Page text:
FBI blames North Korea for $100 million cryptocurrency theft

In mid-2022, crypto project Harmony Horizon’s currency exchange was eased by over $100 million. Now the booty has been washed.

June 2022: Thieves stole over $100 million in crypto coins from the Harmony Horizon Bridge. horizon creates a bridge between the Harmony blockchain and certain other blockchains and allows the corresponding cryptocurrencies to be exchanged.

January 13, 2023: Someone is trying to launder much of the loot: more than $60 million worth of Ethereum is funneled through the Railgun protocol, then traded into Bitcoin on various crypto exchanges.

The FBI follows the events and claims to be able to capture part of the loot. But not all crypto exchanges are cooperative. The FBI has released 11 wallet addresses that are said to have received the rest of the laundered loot.

In addition, the FBI now believes it knows the perpetrators: it is the Lazarus Group, which works on behalf of the North Korean dictator and is also known by other names, including APT38.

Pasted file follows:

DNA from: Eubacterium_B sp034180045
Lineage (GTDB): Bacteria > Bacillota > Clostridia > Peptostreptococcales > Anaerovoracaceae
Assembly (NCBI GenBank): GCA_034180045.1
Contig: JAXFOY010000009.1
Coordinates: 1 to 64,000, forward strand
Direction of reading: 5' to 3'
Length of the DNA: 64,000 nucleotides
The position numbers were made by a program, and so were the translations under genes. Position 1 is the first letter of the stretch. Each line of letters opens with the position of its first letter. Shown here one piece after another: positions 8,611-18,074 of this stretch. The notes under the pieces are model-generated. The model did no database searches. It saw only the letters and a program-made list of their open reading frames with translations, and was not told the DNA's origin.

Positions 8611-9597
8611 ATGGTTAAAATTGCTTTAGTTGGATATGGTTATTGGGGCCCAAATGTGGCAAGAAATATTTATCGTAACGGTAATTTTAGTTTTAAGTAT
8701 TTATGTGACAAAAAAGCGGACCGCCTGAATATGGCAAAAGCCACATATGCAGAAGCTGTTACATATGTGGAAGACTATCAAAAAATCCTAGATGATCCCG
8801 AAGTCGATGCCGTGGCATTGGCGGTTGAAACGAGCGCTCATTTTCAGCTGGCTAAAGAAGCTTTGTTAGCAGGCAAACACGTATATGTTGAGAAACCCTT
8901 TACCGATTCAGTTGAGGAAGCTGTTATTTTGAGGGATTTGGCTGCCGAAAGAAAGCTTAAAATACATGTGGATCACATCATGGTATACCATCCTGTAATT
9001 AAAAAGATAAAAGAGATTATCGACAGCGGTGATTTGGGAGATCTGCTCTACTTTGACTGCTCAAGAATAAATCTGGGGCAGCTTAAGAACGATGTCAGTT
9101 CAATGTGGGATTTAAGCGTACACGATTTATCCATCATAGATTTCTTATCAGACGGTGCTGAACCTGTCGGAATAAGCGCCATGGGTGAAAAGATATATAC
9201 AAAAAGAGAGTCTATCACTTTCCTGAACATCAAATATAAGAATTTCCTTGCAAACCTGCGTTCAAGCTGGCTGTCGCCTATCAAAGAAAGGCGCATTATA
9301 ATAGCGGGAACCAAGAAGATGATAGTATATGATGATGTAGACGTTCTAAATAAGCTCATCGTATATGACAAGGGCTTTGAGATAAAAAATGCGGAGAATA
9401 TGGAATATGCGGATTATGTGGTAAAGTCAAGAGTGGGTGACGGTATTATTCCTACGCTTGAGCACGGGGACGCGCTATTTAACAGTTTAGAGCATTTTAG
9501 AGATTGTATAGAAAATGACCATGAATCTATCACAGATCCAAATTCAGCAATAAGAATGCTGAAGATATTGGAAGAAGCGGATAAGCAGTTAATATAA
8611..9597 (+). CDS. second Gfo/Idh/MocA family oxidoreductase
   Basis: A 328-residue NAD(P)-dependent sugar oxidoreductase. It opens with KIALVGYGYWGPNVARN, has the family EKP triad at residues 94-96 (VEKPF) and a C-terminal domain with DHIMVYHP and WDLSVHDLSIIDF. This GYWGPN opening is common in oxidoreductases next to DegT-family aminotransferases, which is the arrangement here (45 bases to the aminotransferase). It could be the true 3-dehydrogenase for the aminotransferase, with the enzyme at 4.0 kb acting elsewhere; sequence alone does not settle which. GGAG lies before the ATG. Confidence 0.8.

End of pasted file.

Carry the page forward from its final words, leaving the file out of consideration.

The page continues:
Using a scam known as TraderTraitor, Lazarus Group has targeted numerous crypto industry companies, as well as individuals who hold large amounts of crypto coins, or NFT (non-fungible tokens). TraderTraitor starts with a spate of spearphishing messages via email, but also other means of communication. Often, lucrative job offers are faked in order to entice the target person to download a cryptocurrency application.

This software is intended to help, for example, to form a “portfolio for AI trading” or, in exceptional wisdom, to predict exchange rates for cryptocurrencies. After successful installation, these programs download malware. Then the Lazarus Group can gut their target. According to the FBI, the Lazarus Group also used this method for the Harmony Horizon Bridge. Harmony has offered a $10 million reward for information leading to the return of the stolen crypto assets.

North Korea has been stealing from banks and crypto speculators for years. According to a leaked report to the United Nations Security Council in the summer of 2019, North Korea has by then stolen more than $2 billion in cyber raids, which it is using for its military build-up including nuclear weapons development.

Since then, significantly more loot should have been added. And according to security services provider Proofpoint, North Korea significantly increased its phishing campaigns in late 2022.

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